So far not heard back from my Dressage application, although just by applying for it has pushed me too develop the work further. With all the Christmas celebrations and working at my part time job, today is my first day of getting my wig back on. As it is a Saturday I can’t access the uni project spaces and worked at home in the spare room. My first task was to get my light bulb frame up. I really wanted to get inside the frame and start miming to Penny Arcade speeches. Being the material it’s hard to evaluate what I’m doing so I filmed my performance experiments. I used playback to see how all the visual elements look together, the scale of the frame, and I question are certain props working? Early on I could see that the frame looked too big in relation to my body. Having online access to Penny’s speeches I decided to try out a longer piece and a shorter musical arrangement.
Originally I was only going to imitate her still images, however using the speaking and moving is visually more interesting. The frame needed to be smaller and I changed the shape from looking like a door to a TV screen. This form is more dynamic with part of my body inside and out. When I am in synch with the words it works well, although I also like it when it goes off. The rhythm of this piece is really important and I need to study the speech to control the flow. In past performances I have used lo-tech special effects and I feel this piece needs some extra sparkly bits. Packing away the string of lights that I bunched together, spontaneously I started dragging them across the floor. I may use this action to direct and move the viewer to the performance area. I need to do a rece of what project space to use as there is a mix of white cube and blacked out spaces. The spaces range form really small to large and I also have to consider the location, as I want to direct people from the corridor into the room.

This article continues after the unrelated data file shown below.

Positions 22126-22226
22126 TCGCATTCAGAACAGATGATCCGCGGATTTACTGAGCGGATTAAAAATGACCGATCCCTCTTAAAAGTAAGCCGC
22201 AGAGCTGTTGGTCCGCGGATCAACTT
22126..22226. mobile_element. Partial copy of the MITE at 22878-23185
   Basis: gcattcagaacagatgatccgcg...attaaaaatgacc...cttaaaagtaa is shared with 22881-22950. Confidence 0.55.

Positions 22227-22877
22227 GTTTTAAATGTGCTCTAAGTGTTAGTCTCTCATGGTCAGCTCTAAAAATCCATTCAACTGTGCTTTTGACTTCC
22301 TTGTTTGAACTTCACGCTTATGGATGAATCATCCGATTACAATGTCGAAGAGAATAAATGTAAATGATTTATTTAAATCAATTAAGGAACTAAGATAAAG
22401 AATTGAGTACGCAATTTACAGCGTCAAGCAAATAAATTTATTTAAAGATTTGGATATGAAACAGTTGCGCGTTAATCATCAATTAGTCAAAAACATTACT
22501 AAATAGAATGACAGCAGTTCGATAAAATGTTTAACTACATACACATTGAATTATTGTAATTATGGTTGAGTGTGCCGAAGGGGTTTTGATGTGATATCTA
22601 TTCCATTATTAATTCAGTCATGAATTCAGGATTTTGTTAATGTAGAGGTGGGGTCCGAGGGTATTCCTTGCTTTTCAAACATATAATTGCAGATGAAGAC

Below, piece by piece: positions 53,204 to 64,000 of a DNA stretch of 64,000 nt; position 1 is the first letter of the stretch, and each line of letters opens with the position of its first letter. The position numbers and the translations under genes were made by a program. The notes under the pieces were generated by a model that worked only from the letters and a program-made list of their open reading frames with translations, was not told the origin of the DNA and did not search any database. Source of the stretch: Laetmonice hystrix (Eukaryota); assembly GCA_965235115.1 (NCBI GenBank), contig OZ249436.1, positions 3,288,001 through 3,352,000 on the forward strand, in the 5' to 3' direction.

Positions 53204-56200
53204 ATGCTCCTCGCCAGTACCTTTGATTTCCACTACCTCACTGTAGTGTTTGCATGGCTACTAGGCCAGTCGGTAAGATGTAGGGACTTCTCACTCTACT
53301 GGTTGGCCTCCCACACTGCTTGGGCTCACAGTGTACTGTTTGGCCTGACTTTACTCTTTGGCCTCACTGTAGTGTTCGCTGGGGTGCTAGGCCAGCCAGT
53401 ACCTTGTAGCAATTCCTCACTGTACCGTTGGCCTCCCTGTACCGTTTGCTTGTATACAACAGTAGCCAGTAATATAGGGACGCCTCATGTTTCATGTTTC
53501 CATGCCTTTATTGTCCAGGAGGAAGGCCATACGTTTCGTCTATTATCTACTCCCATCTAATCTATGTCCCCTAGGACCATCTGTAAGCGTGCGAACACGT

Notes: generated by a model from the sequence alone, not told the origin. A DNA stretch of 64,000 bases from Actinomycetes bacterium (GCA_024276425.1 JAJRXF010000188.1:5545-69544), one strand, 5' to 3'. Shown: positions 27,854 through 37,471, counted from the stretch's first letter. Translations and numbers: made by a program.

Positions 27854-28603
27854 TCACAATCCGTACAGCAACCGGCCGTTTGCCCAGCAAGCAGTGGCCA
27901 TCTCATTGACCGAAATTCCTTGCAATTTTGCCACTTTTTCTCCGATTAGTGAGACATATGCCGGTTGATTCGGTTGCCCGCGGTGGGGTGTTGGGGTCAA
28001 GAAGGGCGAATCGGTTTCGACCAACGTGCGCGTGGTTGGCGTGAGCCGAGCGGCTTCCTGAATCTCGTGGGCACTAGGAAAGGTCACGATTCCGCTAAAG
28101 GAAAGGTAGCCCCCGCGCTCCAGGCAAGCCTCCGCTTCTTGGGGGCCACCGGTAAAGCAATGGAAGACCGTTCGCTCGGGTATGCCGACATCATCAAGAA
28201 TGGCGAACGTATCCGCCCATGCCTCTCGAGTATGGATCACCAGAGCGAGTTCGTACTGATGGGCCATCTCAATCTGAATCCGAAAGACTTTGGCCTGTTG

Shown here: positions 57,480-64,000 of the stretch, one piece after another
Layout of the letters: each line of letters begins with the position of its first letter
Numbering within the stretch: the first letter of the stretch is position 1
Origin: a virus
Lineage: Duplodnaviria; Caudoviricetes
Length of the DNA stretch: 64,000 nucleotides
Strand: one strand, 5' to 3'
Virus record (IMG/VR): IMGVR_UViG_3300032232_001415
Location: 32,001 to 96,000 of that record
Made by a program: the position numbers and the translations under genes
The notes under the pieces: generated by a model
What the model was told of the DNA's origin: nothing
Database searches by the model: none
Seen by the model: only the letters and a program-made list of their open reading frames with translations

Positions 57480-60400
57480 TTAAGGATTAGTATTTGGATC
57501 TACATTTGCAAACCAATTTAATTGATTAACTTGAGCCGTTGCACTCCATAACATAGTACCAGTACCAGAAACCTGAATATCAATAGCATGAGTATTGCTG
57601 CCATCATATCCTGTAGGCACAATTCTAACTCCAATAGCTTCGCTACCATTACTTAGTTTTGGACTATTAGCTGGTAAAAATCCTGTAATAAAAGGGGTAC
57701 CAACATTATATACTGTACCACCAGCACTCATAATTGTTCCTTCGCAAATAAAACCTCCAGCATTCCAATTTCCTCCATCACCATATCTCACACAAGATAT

How time flies! Since my last blog ‘Studioless and Hungry, Will ‘Art’ for Money’, a lot has changed! I think the best way to sum up the last few months would be to list lessons learnt.
Lessons learnt in October, November and December.
1. If you are very very good and very very kind, someone will give you a shiny new studio space. Probably.